My current read is Fr. Raniero Cantalamessa’s Life in Christ: A Spiritual Commentary on the Letter to the Romans. The book is both deep and dense – spiritual in the sense of how penetrating Fr. Cantalamessa’s insights are into Paul’s messages to the Romans, and intellectual in the sense that he knows intimately the voices of the saints in the Church. But don’t get him wrong – the book despite its breadth, has all the aura of humility typical of a true-blue Franciscan in him, of being honest in saying “I don’t know” when it comes to probing the “mind of God”. Right in the introduction, he has to forewarn every reader that the book is not a theological treatise because in the first place, Paul’s Letter to the Romans was intended not for the scholars of his time but for all of “God’s beloved in Rome” that includes for the most part “the simple and the illiterate.” For all its honesty between what we know and what we don’t know about God, on why theology should never be separated from one’s prayer life, that amidst the Catholic, Protestant and Orthodox differences there lies the need for interdependence as each is bestowed with different gifts all for the sake of building up the faith – these to me make the book a challenging read.
“…and as in the mystery of redemption it was given to the Eastern Churches to place greater value on the Incarnation and to the Western Churches on the Paschal Mystery, so within the paschal mystery itself it was given to the Eastern Churches to give greater value to the resurrection, and to the Western Churches, the Passion. This took place to make us dependent on one another and to give rise to the appeal for ecumenical unity from the very depth of the mystery we celebrate together. For each great mystery it is as if God made two “keys” to be used together, giving one to the Eastern Christianity and the other to the Western Christianity so that neither can reach the fullness of truth without the other.” p.78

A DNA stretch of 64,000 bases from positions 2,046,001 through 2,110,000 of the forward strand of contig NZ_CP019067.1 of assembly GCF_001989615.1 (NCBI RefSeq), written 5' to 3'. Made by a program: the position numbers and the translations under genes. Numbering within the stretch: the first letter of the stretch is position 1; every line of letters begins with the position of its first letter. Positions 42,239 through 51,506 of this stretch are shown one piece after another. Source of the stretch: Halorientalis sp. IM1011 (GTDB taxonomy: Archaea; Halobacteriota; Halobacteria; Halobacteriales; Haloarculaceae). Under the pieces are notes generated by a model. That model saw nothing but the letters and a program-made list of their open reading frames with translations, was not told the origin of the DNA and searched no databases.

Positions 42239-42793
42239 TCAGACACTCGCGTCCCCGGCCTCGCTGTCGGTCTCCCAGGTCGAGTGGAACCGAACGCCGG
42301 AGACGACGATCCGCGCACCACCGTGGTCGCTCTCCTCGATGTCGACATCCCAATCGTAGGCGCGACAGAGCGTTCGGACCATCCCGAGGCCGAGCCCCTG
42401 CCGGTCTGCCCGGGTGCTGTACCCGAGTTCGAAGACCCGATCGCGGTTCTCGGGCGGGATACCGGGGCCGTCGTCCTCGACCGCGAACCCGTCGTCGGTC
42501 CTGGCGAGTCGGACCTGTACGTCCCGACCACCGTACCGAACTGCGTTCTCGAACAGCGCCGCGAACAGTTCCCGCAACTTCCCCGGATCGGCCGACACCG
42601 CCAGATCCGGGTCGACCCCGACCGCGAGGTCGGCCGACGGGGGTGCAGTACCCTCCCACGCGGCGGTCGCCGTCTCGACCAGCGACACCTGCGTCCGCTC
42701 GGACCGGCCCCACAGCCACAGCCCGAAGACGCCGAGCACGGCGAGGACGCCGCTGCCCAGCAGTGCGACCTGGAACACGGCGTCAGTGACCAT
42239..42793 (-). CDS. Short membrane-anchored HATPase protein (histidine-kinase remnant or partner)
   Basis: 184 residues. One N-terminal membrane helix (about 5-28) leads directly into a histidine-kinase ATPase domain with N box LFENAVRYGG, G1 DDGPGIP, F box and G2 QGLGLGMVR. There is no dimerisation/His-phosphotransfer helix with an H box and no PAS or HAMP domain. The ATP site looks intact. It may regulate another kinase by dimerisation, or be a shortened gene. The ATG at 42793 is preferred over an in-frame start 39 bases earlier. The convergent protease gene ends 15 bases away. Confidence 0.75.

In the succeding page, he described an icon used in the Orthodox Church – the icon of Christ’s resurrection and wrote these words that made me pause:
“It is a “kerygma” in color; in it the resurrection is not demonstrated but shown. It withdraws the veil and puts us in contact with the invisible reality. In all other forms of representation it is man who looks at the image, but in the icon it is the image that looks at man and completely dominates him.”
The quote brought me back to blogger Maggie Ross, who at one point visited the display of Byzantium religious art at the Metropolitan Museum of Art in New York and wrote this poignant impression:
“These pieces embodied the ultimate that human beings can be and do – human beings never pointing to themselves showing off their skill but always directing attention beyond themselves, opening windows into the ineffable. The items on display were steeped in prayer, soaked in centuries of veneration that permeates the very air we breathed, while grace worked within us unawares. Art such as this is dangerous: it transfigures.”
Let’s try to be more visual about those icons that have the power of transforming us if done (consistently) in the “pilgrimage of prayer.” Here’s one video i snatched from Babushka, an Orthodox blogger. It’s beautiful and worth the time to pause from here: